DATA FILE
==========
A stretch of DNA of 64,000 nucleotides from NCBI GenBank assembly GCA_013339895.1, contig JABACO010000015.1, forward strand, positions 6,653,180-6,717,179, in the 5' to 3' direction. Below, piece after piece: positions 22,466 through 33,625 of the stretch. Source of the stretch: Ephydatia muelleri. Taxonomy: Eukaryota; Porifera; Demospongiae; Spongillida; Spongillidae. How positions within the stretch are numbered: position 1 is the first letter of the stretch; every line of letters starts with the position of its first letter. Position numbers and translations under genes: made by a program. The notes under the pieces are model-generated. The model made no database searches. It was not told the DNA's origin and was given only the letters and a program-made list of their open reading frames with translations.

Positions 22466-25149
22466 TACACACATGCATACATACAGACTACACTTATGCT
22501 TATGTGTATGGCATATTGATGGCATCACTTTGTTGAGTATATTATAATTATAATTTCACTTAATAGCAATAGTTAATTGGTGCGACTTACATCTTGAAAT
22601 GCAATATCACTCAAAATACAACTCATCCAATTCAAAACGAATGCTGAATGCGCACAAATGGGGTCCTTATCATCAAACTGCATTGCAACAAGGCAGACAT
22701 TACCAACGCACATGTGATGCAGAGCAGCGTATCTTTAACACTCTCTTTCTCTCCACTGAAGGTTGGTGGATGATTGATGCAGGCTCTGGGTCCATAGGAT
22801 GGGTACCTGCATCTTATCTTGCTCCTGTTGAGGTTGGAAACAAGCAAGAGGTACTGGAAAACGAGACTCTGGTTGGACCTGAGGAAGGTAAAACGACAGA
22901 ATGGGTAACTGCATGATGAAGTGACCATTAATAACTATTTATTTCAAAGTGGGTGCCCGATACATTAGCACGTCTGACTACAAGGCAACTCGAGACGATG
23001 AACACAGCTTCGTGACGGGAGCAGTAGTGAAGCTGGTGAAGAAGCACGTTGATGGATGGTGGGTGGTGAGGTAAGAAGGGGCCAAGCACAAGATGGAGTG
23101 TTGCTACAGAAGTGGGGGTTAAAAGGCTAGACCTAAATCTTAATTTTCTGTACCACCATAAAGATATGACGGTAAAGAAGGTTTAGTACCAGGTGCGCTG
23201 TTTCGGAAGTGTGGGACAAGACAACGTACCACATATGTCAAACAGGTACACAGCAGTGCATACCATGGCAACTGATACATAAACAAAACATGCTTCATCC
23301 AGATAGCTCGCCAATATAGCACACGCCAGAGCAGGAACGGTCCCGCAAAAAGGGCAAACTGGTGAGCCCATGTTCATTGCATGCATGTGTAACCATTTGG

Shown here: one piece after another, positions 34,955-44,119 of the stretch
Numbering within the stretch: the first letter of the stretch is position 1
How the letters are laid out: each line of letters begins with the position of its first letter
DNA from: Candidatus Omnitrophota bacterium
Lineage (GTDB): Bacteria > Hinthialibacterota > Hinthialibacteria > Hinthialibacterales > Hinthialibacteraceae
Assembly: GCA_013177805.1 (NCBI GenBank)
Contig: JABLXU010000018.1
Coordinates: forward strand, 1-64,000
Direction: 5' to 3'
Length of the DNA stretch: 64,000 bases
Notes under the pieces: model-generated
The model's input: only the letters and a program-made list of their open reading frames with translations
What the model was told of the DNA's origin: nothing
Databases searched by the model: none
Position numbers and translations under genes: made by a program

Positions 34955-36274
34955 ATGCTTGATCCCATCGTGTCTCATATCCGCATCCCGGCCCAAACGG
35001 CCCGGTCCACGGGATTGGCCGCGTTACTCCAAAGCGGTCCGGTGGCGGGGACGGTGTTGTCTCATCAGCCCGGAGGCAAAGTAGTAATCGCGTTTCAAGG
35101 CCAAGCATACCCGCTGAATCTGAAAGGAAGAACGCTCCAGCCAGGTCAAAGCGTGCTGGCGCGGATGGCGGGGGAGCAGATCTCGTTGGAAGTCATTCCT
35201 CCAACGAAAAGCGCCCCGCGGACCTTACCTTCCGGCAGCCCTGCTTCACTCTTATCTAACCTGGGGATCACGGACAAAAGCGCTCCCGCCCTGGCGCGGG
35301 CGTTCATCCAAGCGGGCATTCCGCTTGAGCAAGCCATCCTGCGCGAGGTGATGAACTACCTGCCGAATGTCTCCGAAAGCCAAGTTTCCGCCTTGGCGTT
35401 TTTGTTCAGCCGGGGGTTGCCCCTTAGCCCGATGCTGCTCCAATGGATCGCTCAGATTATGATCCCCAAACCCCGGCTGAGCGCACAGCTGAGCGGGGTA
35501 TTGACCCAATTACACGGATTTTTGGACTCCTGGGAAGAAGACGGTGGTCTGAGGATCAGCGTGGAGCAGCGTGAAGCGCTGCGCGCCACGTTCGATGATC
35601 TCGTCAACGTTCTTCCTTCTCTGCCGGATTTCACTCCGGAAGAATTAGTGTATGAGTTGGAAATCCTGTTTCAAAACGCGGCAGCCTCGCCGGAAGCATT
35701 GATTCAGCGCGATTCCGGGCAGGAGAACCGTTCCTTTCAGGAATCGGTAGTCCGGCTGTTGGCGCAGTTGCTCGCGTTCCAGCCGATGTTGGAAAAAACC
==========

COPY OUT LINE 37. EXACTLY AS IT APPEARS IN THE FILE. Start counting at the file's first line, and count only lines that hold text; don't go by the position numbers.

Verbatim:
35701 GATTCAGCGCGATTCCGGGCAGGAGAACCGTTCCTTTCAGGAATCGGTAGTCCGGCTGTTGGCGCAGTTGCTCGCGTTCCAGCCGATGTTGGAAAAAACC